Aside from those commuting for a short trip, nearly half a million Taiwanese businesspeople have now taken up residence in China. Finally, at the political level, President Ma and President Xi Jinping carried bilateral relations to their highest point with the first Taiwan-China Summit on November 7, 2015 in Singapore.
Throughout this period, the growing economic relations between China and Taiwan have favored the latter, but the Taiwanese have begun to worry that Taiwan is becoming increasingly dependent on one single country, and what’s more it is the country with which they have been engaged in their primary existential struggle. Furthermore, Beijing’s tendency to attempt to guide Taiwanese society, politics, and media by way of Taiwanese businesspeople who work in China has increased the discomfort among the people of Taiwan. In such an environment, social awareness of issues revolving around the protection of Taiwanese identity and the currently existent political independence of Taiwan has strengthened.
Within this context, as the result of intense student protests that took place between March and April 2014, the Taiwanese parliament blocked the ratification of certain articles of the China-Taiwan ECFA regarding the services sector that would accelerate the migration of Chinese nationals to Taiwan. Another development that fueled the concerns of the Taiwanese was the Hong Kong protest against China which broke out in the end of 2014. Here, residents of Hong Kong organized months of street protests to combat what they claimed to be Beijing’s gradual erosion of the autonomy of Hong Kong.
These events have largely been perceived in Taiwan as evidence that the “One Country-Two Systems” unification model which has been put forward by Beijing, and implemented in Hong Kong and Macau, would not work in the Taiwanese context. Thus, the public’s negative response to the ruling KMT, which supports the One China policy and tends towards unification with China, rapidly expanded in step with growing support for the pro-independence opposition DPP.
Taiwan’s DPP government and China’s possible response
During the presidency of Tsai, the world will be observing with curiosity how China-Taiwan relations will be shaped. Tsai said in her victory speech after the election that she rejects the One China consensus, and called on China to respect the choice of the people of Taiwan. Here, the next critical threshold will come when and if President Tsai’s DPP articulates an official policy of independence in line with the party’s discourse of independence. It is clear that Taiwan’s relations with China will face significant jolts if such a discourse of independence is frequently voiced by senior officials.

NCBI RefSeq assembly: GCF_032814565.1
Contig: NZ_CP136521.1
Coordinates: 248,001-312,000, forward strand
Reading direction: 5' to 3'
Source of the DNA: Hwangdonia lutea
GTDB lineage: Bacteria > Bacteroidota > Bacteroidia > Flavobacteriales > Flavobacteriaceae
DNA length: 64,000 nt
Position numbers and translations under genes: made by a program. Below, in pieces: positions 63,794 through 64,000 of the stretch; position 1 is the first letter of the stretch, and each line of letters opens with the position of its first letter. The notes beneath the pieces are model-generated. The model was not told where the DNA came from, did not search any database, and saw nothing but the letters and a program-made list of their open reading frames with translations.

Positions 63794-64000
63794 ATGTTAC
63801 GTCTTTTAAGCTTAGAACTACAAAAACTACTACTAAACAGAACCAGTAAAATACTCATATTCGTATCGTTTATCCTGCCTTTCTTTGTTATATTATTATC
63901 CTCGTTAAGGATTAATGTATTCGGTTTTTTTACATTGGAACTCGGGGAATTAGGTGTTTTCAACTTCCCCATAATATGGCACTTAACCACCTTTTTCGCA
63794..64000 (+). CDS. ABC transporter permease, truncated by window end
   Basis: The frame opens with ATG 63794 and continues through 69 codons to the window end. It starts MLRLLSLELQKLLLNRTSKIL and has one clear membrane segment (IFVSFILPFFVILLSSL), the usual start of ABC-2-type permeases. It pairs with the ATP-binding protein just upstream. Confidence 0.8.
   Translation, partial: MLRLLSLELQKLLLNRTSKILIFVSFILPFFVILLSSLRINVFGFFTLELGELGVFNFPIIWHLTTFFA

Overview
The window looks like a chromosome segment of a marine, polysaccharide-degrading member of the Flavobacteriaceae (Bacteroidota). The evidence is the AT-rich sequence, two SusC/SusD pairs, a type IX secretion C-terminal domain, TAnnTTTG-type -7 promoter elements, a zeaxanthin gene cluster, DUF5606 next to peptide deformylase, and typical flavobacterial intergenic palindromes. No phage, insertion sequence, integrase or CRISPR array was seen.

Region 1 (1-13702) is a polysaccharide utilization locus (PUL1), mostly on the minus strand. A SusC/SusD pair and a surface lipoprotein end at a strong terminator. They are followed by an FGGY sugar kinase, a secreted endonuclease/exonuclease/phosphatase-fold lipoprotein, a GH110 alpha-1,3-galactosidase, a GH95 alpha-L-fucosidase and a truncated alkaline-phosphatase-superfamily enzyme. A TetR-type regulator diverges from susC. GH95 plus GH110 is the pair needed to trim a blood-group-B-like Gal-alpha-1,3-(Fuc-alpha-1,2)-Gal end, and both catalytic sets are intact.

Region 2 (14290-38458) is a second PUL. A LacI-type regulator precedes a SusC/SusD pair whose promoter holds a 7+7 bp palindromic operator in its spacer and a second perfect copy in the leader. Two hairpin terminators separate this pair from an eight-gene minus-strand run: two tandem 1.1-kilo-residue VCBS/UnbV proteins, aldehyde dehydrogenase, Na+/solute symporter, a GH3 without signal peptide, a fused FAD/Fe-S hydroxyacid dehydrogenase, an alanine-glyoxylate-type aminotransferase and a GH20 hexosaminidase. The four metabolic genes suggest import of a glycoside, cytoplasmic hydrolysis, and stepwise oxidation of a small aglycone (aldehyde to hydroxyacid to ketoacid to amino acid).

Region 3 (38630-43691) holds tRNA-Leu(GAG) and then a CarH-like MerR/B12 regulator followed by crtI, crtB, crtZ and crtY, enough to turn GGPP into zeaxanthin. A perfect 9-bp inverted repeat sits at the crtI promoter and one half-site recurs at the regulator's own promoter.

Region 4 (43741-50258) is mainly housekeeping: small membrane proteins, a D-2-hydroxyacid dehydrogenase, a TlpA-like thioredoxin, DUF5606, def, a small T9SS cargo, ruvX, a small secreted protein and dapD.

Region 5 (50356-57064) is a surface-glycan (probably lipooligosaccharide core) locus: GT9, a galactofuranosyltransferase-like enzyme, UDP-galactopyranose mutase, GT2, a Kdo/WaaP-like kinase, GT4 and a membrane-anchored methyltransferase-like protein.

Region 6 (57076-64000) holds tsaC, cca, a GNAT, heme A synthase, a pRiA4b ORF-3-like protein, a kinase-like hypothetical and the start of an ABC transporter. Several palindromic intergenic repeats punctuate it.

The emergence of such a problem across the Taiwan Strait is not a desired situation for the international community, and especially not for the US. During the first year of her mandate, President Tsai will probably work to reduce Taiwan’s excessive economic dependence on China, and will try to develop new economic partnerships with other countries. The main problem here lies in the degree to which President Tsai will actually be able to find alternatives that could take the place of an economy as large as that of China without jeopardizing the prosperity of Taiwan.
On the other hand, how Beijing will react to the coming of power of the DPP is also significant. After the elections, statement issued through China’s official channels and media both implicitly and explicitly warned against imagining the independence of Taiwan, and underlined that the issue of Taiwan fundamentally falls within the realm of China’s internal affairs. Beijing identified former President Chen from the DPP as a leader who troubled and spoiled bilateral relations between China and Taiwan, as they were brought to an all-time low while he was in office.
At this point, China may have the upper hand, as it can use recent trends in trade, investment, and tourism against Taiwan. If President Tsai develops and voices a strategy to achieve independence, President Xi could enact economic sanctions, and this could push President Tsai to pursue a more balanced approach; yet at the same time, such could also incite the Taiwanese people to extend greater support for Taiwan’s independence. Amid such uncertainty it nonetheless remains clear that the leadership of both President Tsai and President Xi will come to face some serious tests in the forthcoming period.